Funny and hilarious. What a great assortment of famous misquotes!
As Hesketh Pearson put it, ‘Misquotations are the only quotations that are never misquoted.’ To see if he’s right, we’ve compiled a Top Ten list containing what we think are the commonest expressions in English which are misquotations of their original literary idioms. How many of these did you know started out as something different? And do you think that they are still ‘misquotations’, if the phrases go on to gain a new life of their own?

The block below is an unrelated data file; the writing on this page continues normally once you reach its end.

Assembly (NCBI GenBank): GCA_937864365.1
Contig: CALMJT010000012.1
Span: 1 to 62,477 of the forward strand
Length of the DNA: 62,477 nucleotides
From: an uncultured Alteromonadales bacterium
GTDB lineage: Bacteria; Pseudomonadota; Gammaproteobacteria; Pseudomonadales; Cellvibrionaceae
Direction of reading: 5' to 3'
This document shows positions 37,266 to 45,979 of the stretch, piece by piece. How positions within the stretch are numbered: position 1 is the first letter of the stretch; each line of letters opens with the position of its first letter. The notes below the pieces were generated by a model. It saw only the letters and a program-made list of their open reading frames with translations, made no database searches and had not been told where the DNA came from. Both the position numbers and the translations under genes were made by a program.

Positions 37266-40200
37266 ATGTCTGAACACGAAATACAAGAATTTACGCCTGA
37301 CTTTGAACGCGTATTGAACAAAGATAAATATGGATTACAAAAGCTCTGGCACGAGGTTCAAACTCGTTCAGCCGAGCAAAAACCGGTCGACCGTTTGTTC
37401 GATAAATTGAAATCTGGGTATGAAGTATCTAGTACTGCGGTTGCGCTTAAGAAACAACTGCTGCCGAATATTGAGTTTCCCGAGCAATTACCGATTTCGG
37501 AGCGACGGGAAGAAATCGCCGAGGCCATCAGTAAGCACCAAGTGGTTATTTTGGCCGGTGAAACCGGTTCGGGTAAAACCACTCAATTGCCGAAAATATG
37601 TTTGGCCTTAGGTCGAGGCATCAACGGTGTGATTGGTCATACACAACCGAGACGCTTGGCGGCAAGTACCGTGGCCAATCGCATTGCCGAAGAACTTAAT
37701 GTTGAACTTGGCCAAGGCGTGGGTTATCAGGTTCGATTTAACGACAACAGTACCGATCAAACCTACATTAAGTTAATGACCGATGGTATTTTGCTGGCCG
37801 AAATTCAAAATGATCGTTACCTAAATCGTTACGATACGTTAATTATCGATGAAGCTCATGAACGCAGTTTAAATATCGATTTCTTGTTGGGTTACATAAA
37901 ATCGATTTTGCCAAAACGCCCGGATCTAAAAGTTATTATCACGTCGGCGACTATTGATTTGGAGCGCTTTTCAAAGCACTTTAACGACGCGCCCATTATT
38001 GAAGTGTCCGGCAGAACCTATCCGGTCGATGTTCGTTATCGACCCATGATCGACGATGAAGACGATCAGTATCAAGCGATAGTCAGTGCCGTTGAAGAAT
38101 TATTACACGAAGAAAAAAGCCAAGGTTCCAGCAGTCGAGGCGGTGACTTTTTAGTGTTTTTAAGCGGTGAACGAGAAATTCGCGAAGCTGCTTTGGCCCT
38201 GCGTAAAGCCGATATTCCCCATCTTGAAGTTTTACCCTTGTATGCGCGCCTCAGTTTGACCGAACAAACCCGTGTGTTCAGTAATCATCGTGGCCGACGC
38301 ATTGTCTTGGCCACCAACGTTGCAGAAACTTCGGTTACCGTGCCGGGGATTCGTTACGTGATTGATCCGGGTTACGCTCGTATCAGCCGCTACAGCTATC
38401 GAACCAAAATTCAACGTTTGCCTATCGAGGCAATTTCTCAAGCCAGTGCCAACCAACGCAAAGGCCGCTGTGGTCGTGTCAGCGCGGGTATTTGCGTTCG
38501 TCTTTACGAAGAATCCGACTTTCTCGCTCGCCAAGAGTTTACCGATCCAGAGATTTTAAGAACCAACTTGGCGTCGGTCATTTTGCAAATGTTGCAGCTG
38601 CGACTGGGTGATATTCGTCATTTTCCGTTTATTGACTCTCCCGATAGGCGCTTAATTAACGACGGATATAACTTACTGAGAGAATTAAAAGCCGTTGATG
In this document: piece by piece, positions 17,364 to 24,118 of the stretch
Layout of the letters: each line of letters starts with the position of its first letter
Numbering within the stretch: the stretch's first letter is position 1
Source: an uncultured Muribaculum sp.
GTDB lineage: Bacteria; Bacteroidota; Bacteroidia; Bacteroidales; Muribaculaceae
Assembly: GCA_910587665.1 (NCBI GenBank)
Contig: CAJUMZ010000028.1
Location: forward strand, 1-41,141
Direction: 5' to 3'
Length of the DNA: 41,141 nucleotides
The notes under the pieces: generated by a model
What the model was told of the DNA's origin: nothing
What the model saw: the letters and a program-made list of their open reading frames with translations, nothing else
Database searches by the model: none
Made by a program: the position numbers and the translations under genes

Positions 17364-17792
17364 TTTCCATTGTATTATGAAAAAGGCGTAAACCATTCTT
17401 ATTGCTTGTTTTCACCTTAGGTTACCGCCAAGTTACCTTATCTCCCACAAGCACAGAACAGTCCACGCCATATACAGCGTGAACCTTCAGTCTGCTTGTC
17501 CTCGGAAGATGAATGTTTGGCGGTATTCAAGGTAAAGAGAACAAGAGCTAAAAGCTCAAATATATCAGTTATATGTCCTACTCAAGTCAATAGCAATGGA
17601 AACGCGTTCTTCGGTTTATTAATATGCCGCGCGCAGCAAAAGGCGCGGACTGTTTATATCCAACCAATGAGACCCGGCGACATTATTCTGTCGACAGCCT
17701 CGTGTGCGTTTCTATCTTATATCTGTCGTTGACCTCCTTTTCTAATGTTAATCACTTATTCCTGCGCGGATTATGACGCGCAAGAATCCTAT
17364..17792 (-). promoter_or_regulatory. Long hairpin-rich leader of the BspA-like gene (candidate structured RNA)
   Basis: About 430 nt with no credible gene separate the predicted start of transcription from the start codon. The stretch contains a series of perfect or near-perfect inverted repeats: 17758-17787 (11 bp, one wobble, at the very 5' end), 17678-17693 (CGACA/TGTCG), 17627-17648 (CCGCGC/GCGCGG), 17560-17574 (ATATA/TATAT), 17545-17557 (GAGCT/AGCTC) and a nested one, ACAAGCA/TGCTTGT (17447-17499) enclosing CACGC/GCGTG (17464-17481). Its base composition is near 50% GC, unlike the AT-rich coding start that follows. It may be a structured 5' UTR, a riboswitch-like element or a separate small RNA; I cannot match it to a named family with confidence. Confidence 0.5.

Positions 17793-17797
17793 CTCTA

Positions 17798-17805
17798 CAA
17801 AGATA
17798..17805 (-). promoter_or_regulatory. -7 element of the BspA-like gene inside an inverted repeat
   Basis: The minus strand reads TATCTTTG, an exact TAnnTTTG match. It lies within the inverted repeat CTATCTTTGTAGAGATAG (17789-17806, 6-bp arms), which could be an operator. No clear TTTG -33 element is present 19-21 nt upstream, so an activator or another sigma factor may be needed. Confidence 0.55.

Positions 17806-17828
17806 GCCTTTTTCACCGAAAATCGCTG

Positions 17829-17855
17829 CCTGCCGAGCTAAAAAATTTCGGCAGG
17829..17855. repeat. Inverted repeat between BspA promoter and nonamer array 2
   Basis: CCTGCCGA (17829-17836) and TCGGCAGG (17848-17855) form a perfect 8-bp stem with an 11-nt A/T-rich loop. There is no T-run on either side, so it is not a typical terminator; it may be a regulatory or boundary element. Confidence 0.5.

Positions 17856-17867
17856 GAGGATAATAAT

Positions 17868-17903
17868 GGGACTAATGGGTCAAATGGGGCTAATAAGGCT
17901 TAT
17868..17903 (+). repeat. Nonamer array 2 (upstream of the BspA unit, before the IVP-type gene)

Oh, and have we left off any good examples of literary misquotation?
1. Me Tarzan, you Jane. This line doesn’t appear in any of Edgar Rice Burroughs’ original books, nor in the films; it probably arose as a compacting of the dialogue exchange between Tarzan and Jane in the 1932 film Tarzan the Ape Man.
2. Abandon hope, all ye who enter here. This translation from Dante’s Inferno – the words are inscribed…
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